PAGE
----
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Harvest - Chasing Time CD (album) cover

CHASING TIME

Harvest

 

Neo-Prog

3.61 | 20 ratings

From Progarchives.com, the ultimate progressive rock music website

lazland
Prog Reviewer
4 stars Harvest return to the fray with Chasing Time, and a welcome return it is too. The debut, Underground Community, was one of the best albums of 2009, and it is always interesting to see whether a new band can develop and improve. On both counts, this excellent band deliver.

Before detailing the album in full, I would wish to quote a passage from my review of Underground Community. I said: "Forays into harder material are not as effective as much else here. They should stick to the tuneful, because it is clearly what they are best at". Well, thankfully, the band took not a blind bit of notice of me, because it is those very harder tracks which absolutely shine out on this album.

Opener, Roundabout, starts off at a fair old pace, with solid riffs at the heart of an enjoyable rocker, interspersed with melodic interludes. Highlight, though, of the album, and a contender for track of the year, is the incredible The Machine, which deals with an agonising story, that of a boy watching his father burning in the garden shed. Worse, the father has committed the act deliberately, and pronounces "I wanted you to be proud" at the denouement. From a deceptively melodic opening passage, the track develops into a dark, foreboding, and emotional piece of music in which the ensemble excel, with particular mention going to swirling keyboards leading with heavy riffs and a doom laden rhythm section. Quite brilliant.

Those familiar with this band will know of the Marillion connection, and this is taken further by a guest appearance by the great Steven Rothery. This, however, is not the only star turn, for Alan Reed, formerly of Pallas, also provides guest vocals.

To Reed first. He provides vocals on Time Lapse, and his harmonies on this lovely ballad with Monique van der Kolk are another highlight of the year for me, thus far. A track full of melancholic heartache, with some great acoustic guitar work by Jordi Prats, this is special, as is the orchestration that sings at the close.

As for Rothery, he provides slide & soloing guitars on In Debris, and this is, perhaps understandably, the most recognisable song in terms of Marillion influence here, except, of course, there is no cover this time. The band have matured, in my opinion, beyond that. Fans of Steven's work will love it, but it should be made clear that he is guesting here on a Harvest track, and another one that shows their development as an outfit, especially in the heavier moments.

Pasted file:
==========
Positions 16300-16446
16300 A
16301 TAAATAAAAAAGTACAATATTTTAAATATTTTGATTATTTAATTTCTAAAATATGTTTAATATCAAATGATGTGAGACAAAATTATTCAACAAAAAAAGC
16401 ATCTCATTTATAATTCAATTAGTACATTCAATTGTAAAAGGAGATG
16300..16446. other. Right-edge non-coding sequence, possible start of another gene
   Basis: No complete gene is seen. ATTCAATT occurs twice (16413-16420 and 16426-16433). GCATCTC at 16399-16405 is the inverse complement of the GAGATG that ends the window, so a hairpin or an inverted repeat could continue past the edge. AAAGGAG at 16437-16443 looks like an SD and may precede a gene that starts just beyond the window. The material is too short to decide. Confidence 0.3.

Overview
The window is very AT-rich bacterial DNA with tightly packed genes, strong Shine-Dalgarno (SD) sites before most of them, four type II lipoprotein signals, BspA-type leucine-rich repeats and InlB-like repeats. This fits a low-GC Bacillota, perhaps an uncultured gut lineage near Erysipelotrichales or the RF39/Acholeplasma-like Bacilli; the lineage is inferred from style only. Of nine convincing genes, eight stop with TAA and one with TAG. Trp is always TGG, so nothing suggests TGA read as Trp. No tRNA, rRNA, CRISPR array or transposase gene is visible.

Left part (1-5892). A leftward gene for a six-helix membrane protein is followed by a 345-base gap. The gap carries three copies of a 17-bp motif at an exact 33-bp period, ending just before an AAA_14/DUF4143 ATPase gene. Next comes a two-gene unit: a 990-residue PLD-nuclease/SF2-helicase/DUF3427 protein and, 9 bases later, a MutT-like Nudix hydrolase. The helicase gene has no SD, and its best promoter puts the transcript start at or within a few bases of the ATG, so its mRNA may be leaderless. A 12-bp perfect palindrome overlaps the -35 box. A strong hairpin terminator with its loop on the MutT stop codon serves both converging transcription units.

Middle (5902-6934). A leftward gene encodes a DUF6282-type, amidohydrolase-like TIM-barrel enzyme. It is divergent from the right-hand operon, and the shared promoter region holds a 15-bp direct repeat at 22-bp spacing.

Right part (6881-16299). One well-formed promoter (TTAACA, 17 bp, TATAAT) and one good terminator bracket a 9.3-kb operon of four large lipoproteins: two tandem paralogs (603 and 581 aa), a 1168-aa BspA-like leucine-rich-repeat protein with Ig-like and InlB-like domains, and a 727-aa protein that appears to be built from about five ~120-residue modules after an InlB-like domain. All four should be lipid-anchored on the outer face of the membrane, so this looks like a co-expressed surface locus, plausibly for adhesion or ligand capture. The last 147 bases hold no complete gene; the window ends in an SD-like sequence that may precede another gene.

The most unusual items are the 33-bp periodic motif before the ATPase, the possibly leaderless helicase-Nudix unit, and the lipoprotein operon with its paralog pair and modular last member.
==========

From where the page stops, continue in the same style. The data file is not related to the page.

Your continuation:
Before commenting on the remainder of this album, I think it might be apposite to point out that whilst Reed & Rothery (especially) might be good friends of the band, the pair of them are far too professional to appear on any old rubbish as merely friends. They guest on material that is worthy of their considerable talents, and this has it in spades.

Their are no epics here, as with the debut. The longest track is the closer, Stars, clocking in at just over eight minutes long. It is a track that those who found much of Happiness Is The Road a great experience will enjoy here, for there is a similarity in the way that a deceptively meandering piece of music can entrance and drag the listener into the experience. Jordi Amela, especially, provides some great keyboards, whilst the rhythm section of Alex Ojea on drums and Roger Vilageliu on bass fairly pound proceedings along. The guitar solos are also excellent, especially as the track concludes.

Elsewhere, we have the lovely Yesteryear, a short track, which marks the passage of time in an all too familiar way for those of us of a certain vintage.

Unknown Skylines is the one track which I have had to listen to most in order to get a true appreciation, but patience has its rewards, for this is similar to some of the best of the debut in that it matches the band's clear prog tone with post-indie sensibilities. Complex, and dark in places, another very solid piece of music.

Silent Run is another track which deals very effectively with a pretty difficult subject matter, this time the betrayal and bullying of a woman by a man, and her flight from the situation. This is another very good piece of music, with the blues right at its heart (if, by now, you were thinking reading this review that Harvest are not your "typical" neo-prog band, then you would be absolutely right. They are far more than that), before exploding into a massive wall of sound that puts many a heavy prog band to shame, and concluding with a dark and heavy strung out riff.

Intuition is a good melodic track, with some nice piano featuring strongly, and another well executed guitar solo to close, whilst The Spell is one of those pieces of music which you want to take to bed with you each and every night. A track about dreams, van der Kolk's vocals are rich, lush, and, honestly, to die for. The denouement is heavily Marillion influenced.

This is an excellent album. It was already on my "to buy" list for 2012 on release, simply because I enjoyed Underground Harvest so much. So, when the band, out of the blue, contacted me and sent me the CD to review, it was a very pleasant surprise.

They haven't disappointed at all. I gave the first album 3.5 stars, rounded up to four because of PA's rating system. For this one, a straight four. Harvest are a very strong outfit, with four fine musicians, and, in Monique van der Kolk, my favourite female prog vocalist of current times (and there is some pretty strong competition for that). Her voice is simply beautiful, and is at the heart of all that is going on here.

Very highly recommended, this is a self released CD available on the band's website now.

lazland | 4/5 |

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